206 1 DOCTOR BALDESCHWIELER: -- studies? 2 CHAIRPERSON LASHOF: If we knew -- For instance, 3 if we had, and I'll take this, you know, should probably use 4 an outlandish example instead but I can't think of an

5 outlandish one. If we knew that a particular exposure 6 caused disease in a certain population and we wanted to find 7 out whether that exposure -- that's not a good example. How 8 do I explain this more clearly? 9 If you had a specific hypothesis of a specific 1 0 exposure and you wanted to find out does this exposure cause 1 1 disease, and you know -- and you wanted to find it at some 1 2 level, and you understand obviously the statistical power, 1 3 you could figure out who was the population who was exposed 1 4 to it and who wasn't exposed to it and you'd do a very 1 5 targeted study around those who were definitely exposed to 1 6 that particular item that you're looking at and compare it 1 7 to a group that you know weren't exposed to that particular 1 8 item. 1 9 DOCTOR KIDD-TAYLOR: Another example, I just want 2 0 to use an industrial setting like the steelworkers. 2 1 Initially we were looking at coke oven emissions and 2 2 exposure to benzene, the entire population, they said the 2 3 steelworkers were getting ill from, but no one knew the 2 4 exact exposure. And, then they looked specifically at 2 5 different departments in areas where steelworkers worked and

207 1 where there could be a possibility of exposure, and then 2 they looked at coke oven emissions and found that employees 3 who worked near coke ovens, and it also depended on where

4 they worked on the coke over, had a great risk of cancer 5 than others. So then you get more specific. 6 DOCTOR BALDESCHWIELER: But is the finding here 7 then that leads -- leads -- would lead us to more specific 8 focused studies are not yet available? 9 CHAIRPERSON LASHOF: That was the whole -- 1 0 DOCTOR BALDESCHWIELER: Is that what we believe? 1 1 CHAIRPERSON LASHOF: That would be the idea, that 1 2 you're doing the broad studies now. At the same time, we're 1 3 going to be doing toxicological studies, we're going to be 1 4 getting geographic information. Some of those may lead us 1 5 to some specific hypotheses that would enable us to do some 1 6 more focused studies. 1 7 DOCTOR KIDD-TAYLOR: Right now you're just looking 1 8 at the total picture. You're looking at everyone who went. 1 9 CHAIRPERSON LASHOF: Why don't we talk about it 2 0 over dinner? 2 1 DOCTOR BALDESCHWIELER: Do we really believe that, 2 2 is the question. 2 3 MS. NISHIMI: I don't think we're making a lot of 2 4 progress right now. Do you want to consider -- I mean, I 2 5 hate to break this up.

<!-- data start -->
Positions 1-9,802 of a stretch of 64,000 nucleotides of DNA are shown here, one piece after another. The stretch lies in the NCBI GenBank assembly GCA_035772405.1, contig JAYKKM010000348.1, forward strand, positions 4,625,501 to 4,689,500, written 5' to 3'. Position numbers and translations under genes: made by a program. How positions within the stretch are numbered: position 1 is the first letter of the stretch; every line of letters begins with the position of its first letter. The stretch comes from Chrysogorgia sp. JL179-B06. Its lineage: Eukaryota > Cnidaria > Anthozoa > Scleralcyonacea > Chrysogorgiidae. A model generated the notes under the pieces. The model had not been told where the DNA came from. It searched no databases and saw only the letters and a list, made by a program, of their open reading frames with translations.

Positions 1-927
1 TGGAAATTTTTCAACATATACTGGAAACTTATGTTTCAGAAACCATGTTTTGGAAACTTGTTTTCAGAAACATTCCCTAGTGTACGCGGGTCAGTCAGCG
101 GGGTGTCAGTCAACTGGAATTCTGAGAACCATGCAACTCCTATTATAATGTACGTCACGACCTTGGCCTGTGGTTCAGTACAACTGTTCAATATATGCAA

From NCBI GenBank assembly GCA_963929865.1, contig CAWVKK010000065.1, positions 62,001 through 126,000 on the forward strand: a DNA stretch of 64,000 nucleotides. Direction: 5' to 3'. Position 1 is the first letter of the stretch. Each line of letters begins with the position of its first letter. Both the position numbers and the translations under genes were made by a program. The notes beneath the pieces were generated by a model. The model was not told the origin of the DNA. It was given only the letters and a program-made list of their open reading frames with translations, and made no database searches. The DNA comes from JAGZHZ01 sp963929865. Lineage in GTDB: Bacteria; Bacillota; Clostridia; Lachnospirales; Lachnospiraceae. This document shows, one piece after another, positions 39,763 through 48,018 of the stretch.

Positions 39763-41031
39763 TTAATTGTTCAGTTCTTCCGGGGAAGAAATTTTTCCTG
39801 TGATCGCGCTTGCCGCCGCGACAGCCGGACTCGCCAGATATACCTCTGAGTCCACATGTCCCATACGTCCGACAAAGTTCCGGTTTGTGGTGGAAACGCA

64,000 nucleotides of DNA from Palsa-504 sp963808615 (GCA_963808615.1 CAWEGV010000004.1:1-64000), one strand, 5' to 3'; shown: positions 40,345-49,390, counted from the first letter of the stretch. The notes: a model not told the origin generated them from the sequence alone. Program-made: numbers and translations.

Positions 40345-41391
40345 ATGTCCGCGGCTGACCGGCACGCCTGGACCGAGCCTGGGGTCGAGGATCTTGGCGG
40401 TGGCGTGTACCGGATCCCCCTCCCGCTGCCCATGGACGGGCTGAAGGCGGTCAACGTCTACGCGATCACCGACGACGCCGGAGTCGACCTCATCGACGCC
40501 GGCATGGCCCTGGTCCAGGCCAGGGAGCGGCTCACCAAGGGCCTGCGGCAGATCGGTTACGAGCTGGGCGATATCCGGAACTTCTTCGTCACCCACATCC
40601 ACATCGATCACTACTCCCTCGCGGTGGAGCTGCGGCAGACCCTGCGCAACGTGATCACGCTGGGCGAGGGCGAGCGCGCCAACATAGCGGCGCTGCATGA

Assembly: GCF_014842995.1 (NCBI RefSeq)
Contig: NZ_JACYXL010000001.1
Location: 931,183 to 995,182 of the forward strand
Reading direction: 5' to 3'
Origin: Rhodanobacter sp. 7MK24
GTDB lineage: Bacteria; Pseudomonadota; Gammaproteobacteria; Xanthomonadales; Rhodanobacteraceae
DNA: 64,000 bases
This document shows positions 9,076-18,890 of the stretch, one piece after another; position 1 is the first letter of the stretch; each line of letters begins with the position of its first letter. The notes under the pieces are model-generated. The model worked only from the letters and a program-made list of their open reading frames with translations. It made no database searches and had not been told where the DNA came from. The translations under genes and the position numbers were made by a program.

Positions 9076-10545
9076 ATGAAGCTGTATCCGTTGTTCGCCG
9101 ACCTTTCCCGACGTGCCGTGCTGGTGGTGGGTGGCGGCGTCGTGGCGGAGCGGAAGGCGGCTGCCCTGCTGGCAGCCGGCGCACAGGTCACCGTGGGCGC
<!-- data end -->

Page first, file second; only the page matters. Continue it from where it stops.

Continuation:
208 1 DOCTOR KIDD-TAYLOR: I think Joyce's suggestion 2 that this finding not be included as a finding but put into 3 the text of the epidemiological studies, that would be -- 4 MS. NISHIMI: Would that make you -- 5 DOCTOR BALDESCHWIELER: I would be comfortable 6 with that. 7 MS. NISHIMI: The staff -- yeah. 8 CHAIRPERSON LASHOF: I think everybody sort of 9 accepts that so I think that gets us there. 1 0 Do you want to try to finish the recommendations 1 1 or start with the recommendations first thing in the 1 2 morning? What do you want to do people? 1 3 Why don't we -- Yeah, I think we're getting pretty 1 4 exhausted. I think we've come to grips with one of the 1 5 toughest things we have to. We've come to grips with one of 1 6 the toughest recommendations. I think we could tomorrow 1 7 morning take a look at the last of these three 1 8 recommendations you've got that. 1 9 MS. NISHIMI: Last two findings. 2 0 CHAIRPERSON LASHOF: We've got the findings. 2 1 MS. NISHIMI: You have seven and eight on the last 2 2 page. 2 3 CHAIRPERSON LASHOF: Oh. Oh, that's right, we 2 4 have two more findings on seven and eight we need to 2 5 discuss. Okay.